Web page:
Then, pass the tag end through the loop that is closest to the eye before passing it through the loop furthest from the eye. Finish this off by wetting your knot as usual and cinching it all together. 

Things To Remember

Things To Remember

Some key tips worth remembering when you are tying your spinner bait are to aim to use around one foot worth of line.

This can allow you to have a little leeway when you are attaching the spinner without getting tangled in the line. 

You should also tie multiple knots along the line. This helps it become a little stronger due to the reinforcements, and ensures that everything is functioning correctly.

Another thing to create a habit out of is checking the hooks and spinners for any obstructions that are interfering with the line or the flow of everything. 

Remember to trim off the excess line, too. It may seem a little obvious, but many people fall victim to this. This prevents you from getting tangled in the line and wasting valuable resources.

You could also cut yourself on the sharp hook if correct precautions are not taken. 

Test your line by casting it out into the water and retracting it a few times. This allows you to check that there are no obstructions interfering with the line, hook, or spinner that shouldn’t be there. 

Frequently Asked Questions 

When Would I Use A Trilene Knot?

The trilene knot, which has not been mentioned here, is also known as the two turn clinch. It is used for monofilament or fluorocarbon lines if you want additional strength.

For those who are looking for larger, heavier fish, it could be worth trying out this sturdy knot when you are attaching your spinner bait. 

Where do you Tie on A Spinner Bait?

Depending on the material that your spinner is made out of, it may not react well after being submerged in salt water. Check the specific instructions for your spinner and make a decision based on this.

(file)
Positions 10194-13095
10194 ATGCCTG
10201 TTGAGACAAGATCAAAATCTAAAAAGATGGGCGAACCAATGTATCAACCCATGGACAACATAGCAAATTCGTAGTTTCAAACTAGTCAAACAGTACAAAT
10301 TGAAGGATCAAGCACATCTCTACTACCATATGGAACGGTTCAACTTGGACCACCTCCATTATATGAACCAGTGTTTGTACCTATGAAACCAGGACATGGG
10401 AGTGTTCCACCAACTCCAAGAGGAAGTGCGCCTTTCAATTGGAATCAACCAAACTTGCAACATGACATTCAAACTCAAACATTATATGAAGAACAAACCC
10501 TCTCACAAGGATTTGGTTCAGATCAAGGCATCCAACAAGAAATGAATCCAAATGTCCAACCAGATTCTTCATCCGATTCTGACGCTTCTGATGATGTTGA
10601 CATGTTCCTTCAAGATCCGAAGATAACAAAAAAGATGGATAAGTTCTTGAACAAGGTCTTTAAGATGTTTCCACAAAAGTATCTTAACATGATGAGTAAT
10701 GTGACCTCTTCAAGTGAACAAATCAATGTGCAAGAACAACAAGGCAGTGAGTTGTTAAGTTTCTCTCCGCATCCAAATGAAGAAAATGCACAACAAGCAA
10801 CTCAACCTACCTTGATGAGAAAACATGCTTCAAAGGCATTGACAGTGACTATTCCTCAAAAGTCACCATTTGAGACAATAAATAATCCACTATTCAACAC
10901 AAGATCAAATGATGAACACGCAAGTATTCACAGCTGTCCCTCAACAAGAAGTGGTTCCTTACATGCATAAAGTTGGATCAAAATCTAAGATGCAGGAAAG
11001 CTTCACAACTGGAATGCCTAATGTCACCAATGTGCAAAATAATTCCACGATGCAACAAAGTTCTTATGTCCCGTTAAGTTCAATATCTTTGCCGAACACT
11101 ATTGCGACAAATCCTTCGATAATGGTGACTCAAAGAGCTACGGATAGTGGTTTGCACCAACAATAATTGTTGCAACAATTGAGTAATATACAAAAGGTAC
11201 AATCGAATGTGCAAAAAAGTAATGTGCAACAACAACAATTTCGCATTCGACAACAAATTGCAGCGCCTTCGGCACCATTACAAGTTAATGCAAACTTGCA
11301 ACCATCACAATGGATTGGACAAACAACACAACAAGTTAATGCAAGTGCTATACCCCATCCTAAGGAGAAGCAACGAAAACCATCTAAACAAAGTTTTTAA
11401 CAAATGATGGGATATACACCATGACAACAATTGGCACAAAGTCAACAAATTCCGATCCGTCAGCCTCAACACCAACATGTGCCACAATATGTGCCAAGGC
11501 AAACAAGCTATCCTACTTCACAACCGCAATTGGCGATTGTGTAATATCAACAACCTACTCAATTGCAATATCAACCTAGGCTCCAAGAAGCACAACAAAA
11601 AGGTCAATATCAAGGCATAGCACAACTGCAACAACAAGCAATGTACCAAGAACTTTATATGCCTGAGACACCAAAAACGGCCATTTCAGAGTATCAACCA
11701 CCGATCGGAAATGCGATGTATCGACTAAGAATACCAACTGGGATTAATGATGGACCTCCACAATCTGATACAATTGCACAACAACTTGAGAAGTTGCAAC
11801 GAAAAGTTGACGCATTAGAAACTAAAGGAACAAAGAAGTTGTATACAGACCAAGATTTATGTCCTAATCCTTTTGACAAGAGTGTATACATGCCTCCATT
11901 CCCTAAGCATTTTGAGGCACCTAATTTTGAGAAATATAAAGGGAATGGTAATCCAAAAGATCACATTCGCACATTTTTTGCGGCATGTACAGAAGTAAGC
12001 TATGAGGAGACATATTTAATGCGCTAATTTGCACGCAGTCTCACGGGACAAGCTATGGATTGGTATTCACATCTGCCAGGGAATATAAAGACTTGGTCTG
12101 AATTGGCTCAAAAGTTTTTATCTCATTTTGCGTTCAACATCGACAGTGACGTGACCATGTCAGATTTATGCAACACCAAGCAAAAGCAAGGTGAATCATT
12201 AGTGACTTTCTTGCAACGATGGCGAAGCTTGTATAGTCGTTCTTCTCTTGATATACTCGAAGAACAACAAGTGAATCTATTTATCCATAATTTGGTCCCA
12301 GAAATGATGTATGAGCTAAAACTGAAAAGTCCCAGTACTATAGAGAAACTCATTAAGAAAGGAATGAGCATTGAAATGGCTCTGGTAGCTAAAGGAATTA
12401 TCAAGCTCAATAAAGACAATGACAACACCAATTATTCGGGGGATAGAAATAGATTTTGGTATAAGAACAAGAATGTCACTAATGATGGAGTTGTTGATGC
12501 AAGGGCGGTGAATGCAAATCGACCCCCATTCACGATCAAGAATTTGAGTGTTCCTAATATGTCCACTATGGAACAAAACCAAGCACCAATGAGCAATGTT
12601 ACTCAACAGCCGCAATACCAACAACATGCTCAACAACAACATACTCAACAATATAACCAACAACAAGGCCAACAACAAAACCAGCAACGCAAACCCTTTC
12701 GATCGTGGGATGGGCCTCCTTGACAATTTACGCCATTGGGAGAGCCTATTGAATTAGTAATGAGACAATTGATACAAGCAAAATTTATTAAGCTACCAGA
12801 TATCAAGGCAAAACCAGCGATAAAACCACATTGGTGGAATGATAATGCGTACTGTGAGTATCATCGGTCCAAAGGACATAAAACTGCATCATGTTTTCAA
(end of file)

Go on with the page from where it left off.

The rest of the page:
Freshwater spinner baits usually feature wire molded into the head which is a particularly weak point in salt water.

However, it could be worth purchasing a saltwater spinner so that you can fish for larger predator fish in the ocean. 

Do I Need To Add Bait To A Spinner?

The bright colors and reflection of the sun are what draw the fish to you, so you don’t need to worry about adding any bait if you don’t have any nearby. The spinning action of the bait itself and the lights reflected act as a lure. 

Summary

Spinner baits are highly effective in shallow water that is clearer because of the way they reflect light towards predator fish.

The moving parts give off the impression of prey, and it encourages them to take a bite.

Make sure that you are using the right knot to secure your spinner bait, and that you know what material your line is made from. 

Fishing Pro at Tyger Leader
My name is Jacob Beasley and I want to be a leader for young fishermen and women who need their questions answered.

While I don’t mind having people walk up to me and ask me about fishing, it does violate an unspoken rule of fishing - leave each other alone. You might scare off my fish by walking over to me!

Also, I wanted to create a single space where newbies could come and read up for hours so that they head to their fishing spot confident and ready. You don’t want to be hovering over your phone all day trying to get answers to your questions.

So, stay and learn for a while. I hope that by the next time you go fishing, something you read on Tyger Leader will be of use.
Jacob Beasley